All that I can smell is fresh-mowed grass
and a clean t-shirt. I am eighteen, and the world is old.
No one can impress this upon anyone else
the same way. I climb wooden ladders to Galileo,
who fought the world round. Full of the sauce of life
and the dangers within, I breathe in, try to do it again.
In this empty bathroom, angry darkness hides, in the
earwigs that climb the walls and live in the grout, the sons
of a god no one can see. The rug is deep and full of silt.
I bet I haven't lost yet, since the tile is still underneath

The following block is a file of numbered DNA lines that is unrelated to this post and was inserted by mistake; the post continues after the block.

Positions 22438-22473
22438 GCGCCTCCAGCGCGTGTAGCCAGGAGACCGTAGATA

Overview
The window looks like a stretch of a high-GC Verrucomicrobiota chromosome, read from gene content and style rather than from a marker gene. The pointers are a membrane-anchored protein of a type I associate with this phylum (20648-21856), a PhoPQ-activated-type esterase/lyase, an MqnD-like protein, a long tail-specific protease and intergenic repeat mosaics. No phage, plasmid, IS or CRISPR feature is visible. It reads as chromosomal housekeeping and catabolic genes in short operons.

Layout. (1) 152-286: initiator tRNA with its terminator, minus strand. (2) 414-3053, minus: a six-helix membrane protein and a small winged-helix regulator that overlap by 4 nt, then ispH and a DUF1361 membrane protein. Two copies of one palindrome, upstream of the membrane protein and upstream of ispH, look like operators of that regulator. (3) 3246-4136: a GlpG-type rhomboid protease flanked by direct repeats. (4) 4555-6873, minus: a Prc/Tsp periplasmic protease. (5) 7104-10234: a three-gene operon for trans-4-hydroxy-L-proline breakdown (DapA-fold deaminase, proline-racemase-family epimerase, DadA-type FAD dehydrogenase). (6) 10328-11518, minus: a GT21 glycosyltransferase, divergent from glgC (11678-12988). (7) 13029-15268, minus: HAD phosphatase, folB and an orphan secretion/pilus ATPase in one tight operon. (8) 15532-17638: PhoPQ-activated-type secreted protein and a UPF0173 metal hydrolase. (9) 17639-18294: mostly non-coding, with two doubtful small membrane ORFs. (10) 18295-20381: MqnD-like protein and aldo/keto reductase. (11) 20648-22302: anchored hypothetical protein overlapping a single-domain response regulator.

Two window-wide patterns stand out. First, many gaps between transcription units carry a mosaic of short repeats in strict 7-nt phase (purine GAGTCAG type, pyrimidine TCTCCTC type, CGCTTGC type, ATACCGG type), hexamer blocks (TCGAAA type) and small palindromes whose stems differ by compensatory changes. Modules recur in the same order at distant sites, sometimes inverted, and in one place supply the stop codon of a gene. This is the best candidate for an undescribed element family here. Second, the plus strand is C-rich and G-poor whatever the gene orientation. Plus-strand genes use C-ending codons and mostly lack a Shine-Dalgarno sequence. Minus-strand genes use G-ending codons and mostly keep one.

and I can still see the universe. The space drips out of my mouth
and onto the floor. The bugs tumble around in the sauce of life
and stumble blindly under the door.
An angry agent sighs: running water, a door slamming.
This is romantic love, if I've ever felt it before; the taste of walking away.
All bugs scurry towards the drain and fall down, clinking against
the metal edges of pipe. Everyone mingles down the stairs,
faultless and alone. Galileo revolves in his singular orbit, somewhere
in the center of the sun. Everything is old, the stairs moan under the weight
of thousands of bugs and feet.
I am smelly, fucking life,
you fuckin bet, you fucking bet